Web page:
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Publications of the Week

Extricating Human Tumor Immune Alterations from Tissue Inflammation

By May 16, 2022No Comments

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This week we profile a recent publication in Nature from first authors Florian Mair (pictured, left) and Jami Erickson (center) and the laboratory of Martin Prlic (right) at Fred Hutch and UW.

Can you provide a brief overview of your lab’s current research focus?

We study how tissue microenvironments and cell-cell interactions shape innate and adaptive immune responses in the context of inflammation, infection, and cancer. As an overarching lab goal and strategy, we strive to understand which signals control immune cell function and responses in these human tissues, so we can learn how to manipulate these signals for therapeutic purposes.

What is the significance of the findings in this publication?

Immunotherapies to treat solid tumors have achieved some spectacular successes, but major drawbacks persist, including severe toxicities and the inability to predict responsive vs. non-responsive patients. Ideally, immunotherapies would target a tumor-unique immune subset or interaction to minimize toxic off-target effects. Whether human tumor-unique immune subsets or interactions even exist was unclear due to a lack of data on how tumor-driven inflammation relates to general inflammatory processes in human tissues. In this study, we compared human tumor tissues to non-malignant, inflamed tissues. We observed extensive phenotypic and functional overlap in regards to the immune infiltrate, but we also identified a human tumor-unique regulatory T cell population. We report that this intratumoral Treg population is highly suppressive and can be distinguished from all other hematopoietic cells (in blood and tumor!) by the expression of just 2 surface proteins (IL-1R1 and ICOS). Overall, our study provides both a highly sought-after, human tumor-specific therapeutic target as well as novel insight for disentangling tumor-mediated immune changes from general inflammation-mediated immune changes.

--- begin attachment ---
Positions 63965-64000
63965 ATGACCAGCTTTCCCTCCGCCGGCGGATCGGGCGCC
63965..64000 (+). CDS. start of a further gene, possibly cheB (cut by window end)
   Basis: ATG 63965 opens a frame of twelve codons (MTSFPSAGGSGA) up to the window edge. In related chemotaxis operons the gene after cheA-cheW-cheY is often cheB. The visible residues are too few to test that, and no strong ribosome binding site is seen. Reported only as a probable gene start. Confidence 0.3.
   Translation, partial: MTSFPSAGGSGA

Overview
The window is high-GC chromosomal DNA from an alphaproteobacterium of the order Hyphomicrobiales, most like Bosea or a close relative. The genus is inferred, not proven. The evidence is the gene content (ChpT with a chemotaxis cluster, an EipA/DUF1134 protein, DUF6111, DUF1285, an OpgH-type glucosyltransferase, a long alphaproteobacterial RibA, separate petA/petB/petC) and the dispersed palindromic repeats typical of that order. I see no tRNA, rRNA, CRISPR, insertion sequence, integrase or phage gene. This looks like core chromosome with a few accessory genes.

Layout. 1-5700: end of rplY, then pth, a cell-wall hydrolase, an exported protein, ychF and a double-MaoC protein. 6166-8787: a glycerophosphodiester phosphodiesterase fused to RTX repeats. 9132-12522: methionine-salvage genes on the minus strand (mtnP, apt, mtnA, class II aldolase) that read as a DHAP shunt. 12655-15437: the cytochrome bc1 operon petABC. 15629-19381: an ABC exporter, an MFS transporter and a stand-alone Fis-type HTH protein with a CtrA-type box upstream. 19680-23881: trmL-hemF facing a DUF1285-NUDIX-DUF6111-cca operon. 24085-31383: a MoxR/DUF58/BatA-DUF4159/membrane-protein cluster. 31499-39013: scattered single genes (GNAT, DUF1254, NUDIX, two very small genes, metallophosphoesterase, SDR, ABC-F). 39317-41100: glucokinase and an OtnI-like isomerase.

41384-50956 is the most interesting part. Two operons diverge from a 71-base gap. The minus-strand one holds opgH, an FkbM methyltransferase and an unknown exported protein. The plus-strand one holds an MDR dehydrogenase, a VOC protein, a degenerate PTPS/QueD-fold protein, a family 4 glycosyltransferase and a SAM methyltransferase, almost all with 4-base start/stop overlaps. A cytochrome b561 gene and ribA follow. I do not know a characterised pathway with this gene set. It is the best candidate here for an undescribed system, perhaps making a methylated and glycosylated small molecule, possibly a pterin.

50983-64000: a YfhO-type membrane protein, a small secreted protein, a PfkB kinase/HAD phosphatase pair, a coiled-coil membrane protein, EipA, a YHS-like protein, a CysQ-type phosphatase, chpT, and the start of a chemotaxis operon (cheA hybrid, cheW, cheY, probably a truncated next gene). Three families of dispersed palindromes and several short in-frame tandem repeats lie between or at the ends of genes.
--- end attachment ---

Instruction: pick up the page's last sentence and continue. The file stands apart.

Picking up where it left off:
What are the next steps for this research?

We are currently working on developing a bispecific antibody to therapeutically target these intratumoral regulatory T cells.

If you’d like us to mention your funding sources, please list them.

Emerson Collective, WRF, and NIH.

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